"This is a well-considered book by three familiar and extremely influential figures within their field, professional academics with distinct specialisation and musical competency."--Denise Borland, Singing
"This book is a much-needed reference and text for expanding our awareness and use of psychology's formative role in teaching, learning, and performing music. The authors begin by identifying folk wisdom that has guided performance and teaching practices in music. They then proceed to present and clarify the psychological principles that influence the various outcomes of music. The focus on musical skills ranges from musical memory to improvisation, with a unique closing to each chapter--a self-study that requires reflection on the material presented in the chapter and also on the implementation and explanation of our psychological knowledge in teaching, learning, and performing. The use of valid research studies as documentation makes this book a page-turner: the user will be reluctant to put it down."--Richard Colwell, co-editor The New Handbook of Research on Music Teaching and Learning
, Professor Emeritus, University of Illinois
"This book impressively bridges the gap between psychological insights into music making and the music practitioner's need for concise explanations. Its twelve readily comprehensible chapters and its innovative self-study exercises, study questions, and cultural contextualizations make it an ideal textbook for all musicians wishing to become informed performers and music teachers."--Reinhard Kopiez, Professor of Music Psychology, Hanover University of Music and Drama, Germany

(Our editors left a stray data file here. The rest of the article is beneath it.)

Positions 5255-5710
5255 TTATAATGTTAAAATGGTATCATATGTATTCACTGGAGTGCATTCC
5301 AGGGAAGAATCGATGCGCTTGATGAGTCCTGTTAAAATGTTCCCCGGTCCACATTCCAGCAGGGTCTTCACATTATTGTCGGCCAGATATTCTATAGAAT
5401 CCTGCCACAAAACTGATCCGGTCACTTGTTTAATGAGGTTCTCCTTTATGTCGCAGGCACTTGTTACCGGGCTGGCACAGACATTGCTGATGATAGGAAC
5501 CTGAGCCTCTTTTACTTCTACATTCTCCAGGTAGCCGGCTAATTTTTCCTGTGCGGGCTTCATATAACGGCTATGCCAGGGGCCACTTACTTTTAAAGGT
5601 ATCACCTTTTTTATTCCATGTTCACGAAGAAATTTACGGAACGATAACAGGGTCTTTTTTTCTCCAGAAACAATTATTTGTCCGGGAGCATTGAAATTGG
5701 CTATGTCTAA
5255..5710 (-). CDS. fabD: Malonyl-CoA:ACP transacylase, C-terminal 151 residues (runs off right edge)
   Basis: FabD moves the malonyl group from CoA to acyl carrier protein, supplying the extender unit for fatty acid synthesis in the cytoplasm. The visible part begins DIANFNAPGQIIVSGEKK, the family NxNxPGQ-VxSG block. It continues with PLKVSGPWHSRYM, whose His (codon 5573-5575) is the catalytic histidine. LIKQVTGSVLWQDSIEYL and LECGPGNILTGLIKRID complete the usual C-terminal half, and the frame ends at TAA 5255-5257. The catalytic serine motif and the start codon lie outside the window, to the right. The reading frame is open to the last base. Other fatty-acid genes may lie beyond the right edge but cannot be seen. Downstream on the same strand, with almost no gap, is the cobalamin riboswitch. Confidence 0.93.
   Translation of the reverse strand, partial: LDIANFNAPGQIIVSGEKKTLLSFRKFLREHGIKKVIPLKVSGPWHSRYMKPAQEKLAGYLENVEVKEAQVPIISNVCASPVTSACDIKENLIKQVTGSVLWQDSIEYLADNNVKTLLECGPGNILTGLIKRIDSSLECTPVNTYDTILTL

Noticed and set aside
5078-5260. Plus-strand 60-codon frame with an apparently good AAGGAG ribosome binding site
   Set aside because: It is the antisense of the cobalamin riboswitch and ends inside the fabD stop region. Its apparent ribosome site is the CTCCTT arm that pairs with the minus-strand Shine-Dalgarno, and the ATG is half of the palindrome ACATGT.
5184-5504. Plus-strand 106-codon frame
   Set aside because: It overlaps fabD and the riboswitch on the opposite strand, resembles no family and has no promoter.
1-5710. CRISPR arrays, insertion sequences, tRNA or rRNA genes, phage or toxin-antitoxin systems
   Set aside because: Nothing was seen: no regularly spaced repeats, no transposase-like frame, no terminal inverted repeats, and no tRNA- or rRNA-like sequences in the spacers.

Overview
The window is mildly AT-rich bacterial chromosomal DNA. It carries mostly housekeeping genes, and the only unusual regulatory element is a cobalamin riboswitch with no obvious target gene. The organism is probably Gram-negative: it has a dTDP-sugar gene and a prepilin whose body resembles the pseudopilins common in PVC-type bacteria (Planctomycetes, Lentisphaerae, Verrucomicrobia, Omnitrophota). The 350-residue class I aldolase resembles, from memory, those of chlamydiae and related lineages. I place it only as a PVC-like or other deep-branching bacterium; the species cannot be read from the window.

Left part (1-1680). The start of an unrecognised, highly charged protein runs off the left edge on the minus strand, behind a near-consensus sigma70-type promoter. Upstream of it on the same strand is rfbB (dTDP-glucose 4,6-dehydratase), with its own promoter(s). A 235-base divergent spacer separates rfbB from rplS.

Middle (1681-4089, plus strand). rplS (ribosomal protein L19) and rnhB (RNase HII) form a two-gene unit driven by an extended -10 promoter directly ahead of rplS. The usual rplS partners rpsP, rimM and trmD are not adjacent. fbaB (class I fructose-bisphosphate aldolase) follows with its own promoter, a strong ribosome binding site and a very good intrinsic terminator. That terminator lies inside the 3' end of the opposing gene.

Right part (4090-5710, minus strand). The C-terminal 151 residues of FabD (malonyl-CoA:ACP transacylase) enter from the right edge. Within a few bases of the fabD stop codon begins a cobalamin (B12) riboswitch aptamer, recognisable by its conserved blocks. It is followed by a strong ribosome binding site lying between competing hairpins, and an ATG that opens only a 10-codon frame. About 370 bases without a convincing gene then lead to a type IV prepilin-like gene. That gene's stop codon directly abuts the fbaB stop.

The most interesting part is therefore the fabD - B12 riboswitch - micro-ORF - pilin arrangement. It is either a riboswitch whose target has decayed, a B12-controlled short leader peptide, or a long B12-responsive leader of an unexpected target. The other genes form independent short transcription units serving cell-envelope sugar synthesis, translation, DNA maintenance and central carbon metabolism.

"This book is written by three outstanding musicians active in the fields of psychology for musicians, teaching, and performing, working together as an interdisciplinary team. It provides a great source for students of psychology who are eager to know more about music and the mind, music making, and listening. It is the kind of book that musicians and performers will be referring to for years to come. Highly recommended."--Maurice Hinson, Senior Professor of Piano, School of Church Music and Worship, The Southern Baptist Theological Seminary, Louisville, Kentucky
About the Author
Andreas C. Lehmann is Professor of (Systematic) Musicology at the Hochschule für Musik in Würzburg, Germany.
John Sloboda is Professor of Psychology at Keele University. A Fellow of the British Psychological Society, he has been President of both the Psychology and General Sections of the British Association for the Advancement of Science, as well as President of the European Society for the Cognitive Sciences of Music.
Robert Woody is Associate Professor of Music Education at the University of Nebraska-Lincoln School of Music.